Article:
Mr. Bark, you are to be commended for writing a blog that is not a blatant advertisement for your company's products. You've provided a good description of PACs, compared them to PLCs, and not once mentioned your own company's name or product. Your blog informs without advertising, and that makes the company name under your byline stand out.
I'm amazed at the number of options and variations there are on machine controllers. Plus with all of the advanced communication and data handling needs in addition to the control functions, there is really a need for more sophisticated software solutions.
While this article provided some useful information about the power of Programmable Automation Controllers, the constant criticism of PLCs was abolutely out of place and totally unneeded. In addition, while they are more powerful it is very unlikely that any PAC is easier to program than the PLC devices that I have programmed, AB and Automation Direct.
So describing the capabilities of these packages is fine, and knowing that they can include a VS drive and other programmable motion controls is fine, but it is quite likely that the language will require quite a few hours to learn, if it is that much different from what I have used fr several years. So unless the language comes with a very good functions and applications manual there may be quite a few challenges. One more thing is that in those plants that don't have the budget for full time IT staffing, it was often common for a maintenance person to actually understand enough PLC programming to make those needed adjustments. That would probably be much harder with a new type of device running some "wonderful new language".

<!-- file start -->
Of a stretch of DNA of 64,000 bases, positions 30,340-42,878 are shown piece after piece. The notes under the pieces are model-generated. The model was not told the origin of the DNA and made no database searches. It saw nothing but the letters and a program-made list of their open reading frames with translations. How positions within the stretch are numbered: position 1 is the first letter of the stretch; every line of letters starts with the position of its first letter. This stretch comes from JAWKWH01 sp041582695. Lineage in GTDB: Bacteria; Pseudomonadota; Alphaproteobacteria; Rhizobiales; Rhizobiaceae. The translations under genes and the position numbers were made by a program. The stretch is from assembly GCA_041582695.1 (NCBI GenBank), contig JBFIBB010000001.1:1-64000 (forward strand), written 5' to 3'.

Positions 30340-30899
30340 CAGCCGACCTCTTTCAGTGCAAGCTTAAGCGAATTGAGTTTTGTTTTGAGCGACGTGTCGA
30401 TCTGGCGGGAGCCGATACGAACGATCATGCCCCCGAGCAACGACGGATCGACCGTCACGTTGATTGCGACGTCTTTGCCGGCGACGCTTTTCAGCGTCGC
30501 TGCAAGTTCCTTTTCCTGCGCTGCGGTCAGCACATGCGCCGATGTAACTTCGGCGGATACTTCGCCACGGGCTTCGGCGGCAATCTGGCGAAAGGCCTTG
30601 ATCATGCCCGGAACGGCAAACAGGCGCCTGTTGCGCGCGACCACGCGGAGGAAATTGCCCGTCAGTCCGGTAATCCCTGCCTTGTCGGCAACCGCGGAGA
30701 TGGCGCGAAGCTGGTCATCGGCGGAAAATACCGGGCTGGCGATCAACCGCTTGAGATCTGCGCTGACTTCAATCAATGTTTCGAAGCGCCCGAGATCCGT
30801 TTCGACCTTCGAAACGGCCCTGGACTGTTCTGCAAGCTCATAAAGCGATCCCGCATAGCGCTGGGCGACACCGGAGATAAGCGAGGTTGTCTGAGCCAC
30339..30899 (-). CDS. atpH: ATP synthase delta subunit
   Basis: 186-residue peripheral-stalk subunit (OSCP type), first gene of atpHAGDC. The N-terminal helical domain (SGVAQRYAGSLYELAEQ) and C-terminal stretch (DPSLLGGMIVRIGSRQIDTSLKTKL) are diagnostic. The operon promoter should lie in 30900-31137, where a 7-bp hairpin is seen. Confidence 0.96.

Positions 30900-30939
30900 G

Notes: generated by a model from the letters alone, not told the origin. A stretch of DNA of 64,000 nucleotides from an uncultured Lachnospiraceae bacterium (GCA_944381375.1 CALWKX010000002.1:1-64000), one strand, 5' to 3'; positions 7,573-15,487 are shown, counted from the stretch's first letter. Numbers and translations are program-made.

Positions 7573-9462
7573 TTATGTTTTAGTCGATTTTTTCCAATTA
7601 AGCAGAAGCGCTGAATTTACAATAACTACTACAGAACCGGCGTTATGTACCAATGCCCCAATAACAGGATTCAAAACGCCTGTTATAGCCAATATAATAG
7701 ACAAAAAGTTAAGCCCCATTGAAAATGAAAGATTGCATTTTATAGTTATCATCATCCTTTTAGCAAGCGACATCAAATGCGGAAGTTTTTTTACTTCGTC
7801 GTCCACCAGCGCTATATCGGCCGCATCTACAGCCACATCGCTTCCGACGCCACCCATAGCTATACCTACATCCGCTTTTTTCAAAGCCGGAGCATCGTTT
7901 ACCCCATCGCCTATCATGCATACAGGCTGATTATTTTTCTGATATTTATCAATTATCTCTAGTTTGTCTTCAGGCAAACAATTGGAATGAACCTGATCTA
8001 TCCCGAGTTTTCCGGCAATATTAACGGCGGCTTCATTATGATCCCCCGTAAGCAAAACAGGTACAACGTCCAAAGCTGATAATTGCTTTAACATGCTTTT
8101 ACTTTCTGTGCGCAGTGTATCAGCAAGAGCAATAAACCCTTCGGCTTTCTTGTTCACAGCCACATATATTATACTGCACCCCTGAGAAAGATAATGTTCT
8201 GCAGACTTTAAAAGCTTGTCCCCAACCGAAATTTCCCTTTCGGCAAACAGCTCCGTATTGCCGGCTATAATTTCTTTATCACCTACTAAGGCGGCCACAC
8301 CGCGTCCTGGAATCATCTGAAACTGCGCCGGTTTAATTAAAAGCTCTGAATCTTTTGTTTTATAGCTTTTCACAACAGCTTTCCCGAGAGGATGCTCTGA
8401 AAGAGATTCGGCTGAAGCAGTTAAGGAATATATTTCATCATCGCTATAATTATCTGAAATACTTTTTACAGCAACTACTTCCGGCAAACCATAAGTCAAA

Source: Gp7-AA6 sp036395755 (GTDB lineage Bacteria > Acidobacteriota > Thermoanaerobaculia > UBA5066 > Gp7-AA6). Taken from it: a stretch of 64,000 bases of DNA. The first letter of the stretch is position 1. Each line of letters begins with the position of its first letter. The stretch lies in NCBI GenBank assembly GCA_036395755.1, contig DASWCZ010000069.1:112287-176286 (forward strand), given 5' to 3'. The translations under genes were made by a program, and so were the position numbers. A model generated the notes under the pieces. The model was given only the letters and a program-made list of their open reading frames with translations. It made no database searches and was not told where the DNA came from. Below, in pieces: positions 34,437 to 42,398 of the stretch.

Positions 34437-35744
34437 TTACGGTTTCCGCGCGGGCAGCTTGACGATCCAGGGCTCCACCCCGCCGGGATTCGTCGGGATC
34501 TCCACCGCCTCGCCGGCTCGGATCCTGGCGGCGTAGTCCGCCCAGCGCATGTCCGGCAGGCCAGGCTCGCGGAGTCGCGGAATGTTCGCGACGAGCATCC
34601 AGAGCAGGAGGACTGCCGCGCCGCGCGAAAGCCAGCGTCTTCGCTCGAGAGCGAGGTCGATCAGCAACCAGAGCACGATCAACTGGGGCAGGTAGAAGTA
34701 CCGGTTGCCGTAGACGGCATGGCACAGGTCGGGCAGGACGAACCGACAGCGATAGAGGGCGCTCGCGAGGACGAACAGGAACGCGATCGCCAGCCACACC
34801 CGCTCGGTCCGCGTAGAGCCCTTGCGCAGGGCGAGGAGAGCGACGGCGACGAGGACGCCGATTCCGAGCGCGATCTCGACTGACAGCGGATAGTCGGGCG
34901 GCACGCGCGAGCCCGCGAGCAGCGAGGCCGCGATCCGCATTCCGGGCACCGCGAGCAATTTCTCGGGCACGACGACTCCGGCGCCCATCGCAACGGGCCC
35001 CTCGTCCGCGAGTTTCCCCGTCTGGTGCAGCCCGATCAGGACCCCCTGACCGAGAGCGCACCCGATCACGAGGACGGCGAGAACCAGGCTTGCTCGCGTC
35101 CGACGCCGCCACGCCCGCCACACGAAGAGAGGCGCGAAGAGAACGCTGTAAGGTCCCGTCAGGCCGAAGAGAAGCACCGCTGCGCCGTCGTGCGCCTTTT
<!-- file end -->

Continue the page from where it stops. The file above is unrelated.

The legacy endpoint devices that control our critical infrastructure (utility systems, water treatment plants, military networks, industrial control systems, etc.) are some of the most vulnerable devices on the Internet.
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